Mekong Region Land Governance Project

Making CFM work in Central Highlands Vietnam through an inclusive landscape governance approach

Transfer of land-use rights from the state to community to encourage community forest management (CFM) and use of forest resources for livelihood improvement has been in place in Vietnam since the 1990s. However, while the policies, institutions, and approaches used to develop this model still continue to be developed and improved by the State and NGOs, the specific practical aspects of policy implementation and confirmation of performance still need further evaluation.

In 2019, People and Nature Reconciliation (PanNature) – a MRLG partner organization in Vietnam – in collaboration with the Central Highlands University conducted a baseline study in two piloted CFM models in Yang Mao commune, Dak Lak province, Central Highlands Vietnam. The study was carried out to analyze the current situation of CFM models within the study area, and analysing the potentials and constraints related to current forest management, which also looked across the two CFM models for lesson learned and discuss the factors that influence the effectiveness of CFM on the ground.

Tul and Hang Nam village are two of 11 villages of Yang Mao – a mountainous commune of Krong Bong district. The villagers are doing swidden cultivation (maze and cassava) and animal husbandry as livelihood activities. 

Group discussion on baseline study at Tul village

In 2002, these two villages were selected by the District authority as part of pilot location for forest allocation program to entire community with the area of nearly 1500 ha forestland (1,130.7 for Tul and 404.8 for Hang Nam respectively). Natural production forests account for 64% of the area while the rest were baren land that was designed for tree plantations. The rights to forests of these two villages are specified based on the 50 years forest allocation indenture (Green-book), instead of the official land-use certificate, including: rights to use and get benefits from forest products (timber and Non-timber forest products (NTFPs) for both household demand and for commercial purposes and be allowed to call for investment in forest production activities. A local agreement on forest management and benefit sharing mechanism was also developed among villagers during this period.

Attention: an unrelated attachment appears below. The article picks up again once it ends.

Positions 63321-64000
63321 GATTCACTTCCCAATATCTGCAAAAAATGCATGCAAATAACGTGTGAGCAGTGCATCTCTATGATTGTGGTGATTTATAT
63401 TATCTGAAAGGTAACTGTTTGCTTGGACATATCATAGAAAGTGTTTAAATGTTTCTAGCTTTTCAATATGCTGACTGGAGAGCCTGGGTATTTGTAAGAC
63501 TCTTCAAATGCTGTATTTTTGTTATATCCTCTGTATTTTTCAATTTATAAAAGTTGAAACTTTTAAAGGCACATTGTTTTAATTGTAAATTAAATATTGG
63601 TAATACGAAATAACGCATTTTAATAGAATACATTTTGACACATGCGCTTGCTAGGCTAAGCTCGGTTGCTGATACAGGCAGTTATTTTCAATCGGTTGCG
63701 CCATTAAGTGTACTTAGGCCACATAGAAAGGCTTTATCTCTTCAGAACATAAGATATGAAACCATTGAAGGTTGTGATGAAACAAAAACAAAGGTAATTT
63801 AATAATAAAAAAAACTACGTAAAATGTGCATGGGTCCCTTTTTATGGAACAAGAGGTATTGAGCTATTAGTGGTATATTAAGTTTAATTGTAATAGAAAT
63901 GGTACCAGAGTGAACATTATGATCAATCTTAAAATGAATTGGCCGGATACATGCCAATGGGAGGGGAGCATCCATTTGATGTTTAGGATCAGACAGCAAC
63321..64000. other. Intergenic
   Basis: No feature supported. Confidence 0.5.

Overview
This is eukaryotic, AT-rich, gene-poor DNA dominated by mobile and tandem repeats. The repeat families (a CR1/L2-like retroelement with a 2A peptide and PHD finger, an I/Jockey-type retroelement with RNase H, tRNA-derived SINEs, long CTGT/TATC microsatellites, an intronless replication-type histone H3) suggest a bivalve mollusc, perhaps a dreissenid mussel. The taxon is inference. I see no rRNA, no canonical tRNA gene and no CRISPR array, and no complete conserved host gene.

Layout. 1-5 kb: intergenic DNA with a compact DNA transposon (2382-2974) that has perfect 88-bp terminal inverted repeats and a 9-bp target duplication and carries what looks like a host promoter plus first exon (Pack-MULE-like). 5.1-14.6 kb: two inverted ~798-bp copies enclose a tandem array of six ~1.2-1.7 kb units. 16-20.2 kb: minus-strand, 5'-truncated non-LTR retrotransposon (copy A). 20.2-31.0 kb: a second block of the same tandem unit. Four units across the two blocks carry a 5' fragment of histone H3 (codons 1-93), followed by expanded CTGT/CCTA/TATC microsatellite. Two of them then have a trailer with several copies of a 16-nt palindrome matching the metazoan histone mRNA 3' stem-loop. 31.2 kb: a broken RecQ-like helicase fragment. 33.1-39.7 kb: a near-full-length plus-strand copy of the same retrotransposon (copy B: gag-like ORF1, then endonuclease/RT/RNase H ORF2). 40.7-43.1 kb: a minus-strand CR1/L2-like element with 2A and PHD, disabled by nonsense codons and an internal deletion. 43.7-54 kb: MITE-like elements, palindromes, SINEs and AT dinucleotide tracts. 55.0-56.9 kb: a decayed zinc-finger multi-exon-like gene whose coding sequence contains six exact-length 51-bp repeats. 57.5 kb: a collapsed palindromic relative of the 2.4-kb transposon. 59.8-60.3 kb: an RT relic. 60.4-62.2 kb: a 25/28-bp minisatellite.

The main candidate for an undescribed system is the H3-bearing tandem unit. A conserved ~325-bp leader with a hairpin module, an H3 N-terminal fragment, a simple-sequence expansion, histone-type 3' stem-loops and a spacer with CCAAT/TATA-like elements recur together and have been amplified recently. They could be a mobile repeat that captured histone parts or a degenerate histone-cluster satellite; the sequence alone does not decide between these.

However,  for nearly 15 years the villagers have benefited little from the allocated forests, except for use of NTFPs for household demands. They also have not received any support, both financially and technically from local authorities or NGOs for their efforts in forest protection and management. As the result, the allocated forest areas in both villages have decreased, approximately  1.7-1.9% per year. The main causes of deforestation are mainly due to encroachment and illegal logging. The lack of guideline in forest management by state authority and the clear benefit sharing mechanism also reduced people’s motivation to protect forests. The loss of these community forests also placed great pressure on the rich natural forests nearby.

Since 2014, the situation has improved greatly through the implementation of Payment for Forest Ecosystem Services (PES). Nearly 700 ha of community forests are under PES scheme. With the support from District Forest Protection Unit and local authority, the groups of villagers are organized to carry out forest patrol activities. Village rules related to forest management, which detail local activities allowed within the village boundaries and under PES schemes, have been discussed and employed strictly.

This study has highlighted some key points that can influence on the effectiveness of CFM which are the fact that the local villagers are already legally entitled to full benefits from the allocated forests. However, in practice, forestland-use certificate is necessary but not sufficient condition to guarantee local villagers’ right to benefit from the forests;  Forest-related financial incentives, such as PES play a very important role in promoting people’s motivation; the local social and political assets, such as the culture of a close relationship with forests,  leadership, trust, local forest practices, clear regulation and responsibility, clear and appropriate benefit-sharing mechanism and collective action, also can be considered as important factors in designing and operating CFM; and the engagement and collaboration of multi-stakeholders, including local authorities, forest rangers, state forest owners and local communities in forest management are key for inclusive and sustainable forest governance.

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